enforcement coverage, but mistakenly failed to do so in the written policy. For that reason,
Harleysville’s partial motion for summary judgment on the issue of reformation should be
Despite the overwhelming evidence of the parties’ true intent, Defendants argue that
partial summary judgment is inappropriate on three alternative grounds: (1) because a fact
question remains as to whether ABIC was acting as Diamondhead’s agent when it negotiated and
secured the insurance policies from Harleysville; (2) because under Arkansas law, the parties’
insurance contract must be strictly construed in favor of the insured—in this case Diamondhead;
and (3) because Western World Insurance Company is a necessary party whose interests are not
adequately represented in this action. The Court will address each of these arguments in turn;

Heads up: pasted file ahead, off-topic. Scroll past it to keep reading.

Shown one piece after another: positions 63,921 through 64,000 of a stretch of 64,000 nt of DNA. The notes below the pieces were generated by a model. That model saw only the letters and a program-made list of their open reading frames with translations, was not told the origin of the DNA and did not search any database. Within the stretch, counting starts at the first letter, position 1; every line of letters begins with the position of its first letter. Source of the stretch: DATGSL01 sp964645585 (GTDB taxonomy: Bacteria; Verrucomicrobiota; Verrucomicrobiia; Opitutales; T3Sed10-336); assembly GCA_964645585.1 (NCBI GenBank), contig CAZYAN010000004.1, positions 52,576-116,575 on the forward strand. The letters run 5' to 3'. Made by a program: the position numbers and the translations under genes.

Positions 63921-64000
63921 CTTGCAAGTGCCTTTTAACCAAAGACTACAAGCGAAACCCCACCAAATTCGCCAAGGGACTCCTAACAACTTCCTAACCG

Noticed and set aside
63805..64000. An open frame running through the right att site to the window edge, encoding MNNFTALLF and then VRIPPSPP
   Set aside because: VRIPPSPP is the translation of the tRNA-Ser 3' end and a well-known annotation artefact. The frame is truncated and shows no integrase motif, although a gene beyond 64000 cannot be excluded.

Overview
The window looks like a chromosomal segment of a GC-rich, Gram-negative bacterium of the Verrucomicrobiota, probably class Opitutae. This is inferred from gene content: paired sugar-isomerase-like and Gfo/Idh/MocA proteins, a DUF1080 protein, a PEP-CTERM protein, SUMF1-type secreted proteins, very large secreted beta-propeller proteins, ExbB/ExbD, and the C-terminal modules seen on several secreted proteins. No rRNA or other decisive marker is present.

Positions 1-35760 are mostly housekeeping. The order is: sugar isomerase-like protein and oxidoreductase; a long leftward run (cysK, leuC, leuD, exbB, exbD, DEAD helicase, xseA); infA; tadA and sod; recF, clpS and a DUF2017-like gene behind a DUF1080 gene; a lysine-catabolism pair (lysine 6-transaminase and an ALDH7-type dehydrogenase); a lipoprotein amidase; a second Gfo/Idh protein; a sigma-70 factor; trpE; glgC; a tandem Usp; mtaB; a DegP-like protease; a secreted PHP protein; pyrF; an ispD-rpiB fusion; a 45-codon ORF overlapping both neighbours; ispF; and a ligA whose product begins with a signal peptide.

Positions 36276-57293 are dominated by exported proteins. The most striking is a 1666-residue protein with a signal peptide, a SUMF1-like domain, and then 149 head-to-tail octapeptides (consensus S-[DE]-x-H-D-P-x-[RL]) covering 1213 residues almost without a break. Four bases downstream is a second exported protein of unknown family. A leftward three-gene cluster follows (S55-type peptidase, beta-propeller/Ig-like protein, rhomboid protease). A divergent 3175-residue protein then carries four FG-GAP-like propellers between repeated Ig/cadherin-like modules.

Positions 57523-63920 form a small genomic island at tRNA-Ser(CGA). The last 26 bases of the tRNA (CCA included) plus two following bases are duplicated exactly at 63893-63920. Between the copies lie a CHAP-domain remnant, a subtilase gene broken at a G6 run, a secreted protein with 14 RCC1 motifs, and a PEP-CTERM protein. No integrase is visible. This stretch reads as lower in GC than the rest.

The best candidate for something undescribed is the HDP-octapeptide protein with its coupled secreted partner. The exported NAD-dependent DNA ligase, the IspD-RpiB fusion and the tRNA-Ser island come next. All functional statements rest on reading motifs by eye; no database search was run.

however, none of them present an issue of fact that precludes summary judgment on the
1. Whether ABIC was Diamondhead’s Agent
Defendants first argue that a question of fact exists as to whether ABIC was
Diamondhead’s agent when it facilitated the commercial insurance contract between Harleysville
and Diamondhead. Defendants reason that, if the finder of fact could reasonably find that no
agency relationship existed, then ABIC’s apparent understanding that law enforcement coverage
would be excluded cannot be imputed to Diamondhead. This argument lacks merit.
There are two essential elements of an agency relationship: (1) that an agent has the
authority to act for the principal; and (2) that the agent act on the principal’s behalf and be
subject to the principal’s control. Sterne, Agee & Leach, Inc. v. Way, 270 S.W.3d 369, 375-76
(Ark. App. Ct. 2007). Both of those elements are present here. Diamondhead contacted ABIC for
the specific purpose of securing commercial coverage on its behalf. At all times during the
underwriting process, ABIC worked to negotiate an insurance policy, pursuant to its authority
from Diamondhead, to satisfy Diamondhead’s insurance needs. ABIC then acted under